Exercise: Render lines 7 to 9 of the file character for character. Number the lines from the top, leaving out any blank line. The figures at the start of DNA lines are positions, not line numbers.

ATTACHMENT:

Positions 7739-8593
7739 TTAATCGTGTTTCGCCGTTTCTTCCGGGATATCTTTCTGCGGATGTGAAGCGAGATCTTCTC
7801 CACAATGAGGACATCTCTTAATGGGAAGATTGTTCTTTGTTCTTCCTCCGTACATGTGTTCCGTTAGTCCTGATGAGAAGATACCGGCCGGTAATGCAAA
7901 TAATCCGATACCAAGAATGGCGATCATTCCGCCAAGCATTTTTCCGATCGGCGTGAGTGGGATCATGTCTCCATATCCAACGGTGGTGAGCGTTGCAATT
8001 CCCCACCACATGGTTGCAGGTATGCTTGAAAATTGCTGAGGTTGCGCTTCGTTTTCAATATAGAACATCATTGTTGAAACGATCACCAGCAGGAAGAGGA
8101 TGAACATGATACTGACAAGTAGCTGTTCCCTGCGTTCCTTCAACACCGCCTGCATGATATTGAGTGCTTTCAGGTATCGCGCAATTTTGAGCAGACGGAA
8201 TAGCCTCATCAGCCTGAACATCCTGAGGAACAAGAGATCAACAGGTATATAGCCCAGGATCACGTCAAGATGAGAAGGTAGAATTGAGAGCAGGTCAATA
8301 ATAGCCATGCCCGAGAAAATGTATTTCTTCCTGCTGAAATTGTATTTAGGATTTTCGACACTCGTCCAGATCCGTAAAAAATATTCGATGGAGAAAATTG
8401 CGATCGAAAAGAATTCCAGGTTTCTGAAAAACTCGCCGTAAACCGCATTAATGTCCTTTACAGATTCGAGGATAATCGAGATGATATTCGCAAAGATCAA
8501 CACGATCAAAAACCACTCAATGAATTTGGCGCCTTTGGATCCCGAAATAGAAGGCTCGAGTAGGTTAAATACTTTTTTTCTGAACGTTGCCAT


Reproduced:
8201 TAGCCTCATCAGCCTGAACATCCTGAGGAACAAGAGATCAACAGGTATATAGCCCAGGATCACGTCAAGATGAGAAGGTAGAATTGAGAGCAGGTCAATA
8301 ATAGCCATGCCCGAGAAAATGTATTTCTTCCTGCTGAAATTGTATTTAGGATTTTCGACACTCGTCCAGATCCGTAAAAAATATTCGATGGAGAAAATTG
8401 CGATCGAAAAGAATTCCAGGTTTCTGAAAAACTCGCCGTAAACCGCATTAATGTCCTTTACAGATTCGAGGATAATCGAGATGATATTCGCAAAGATCAA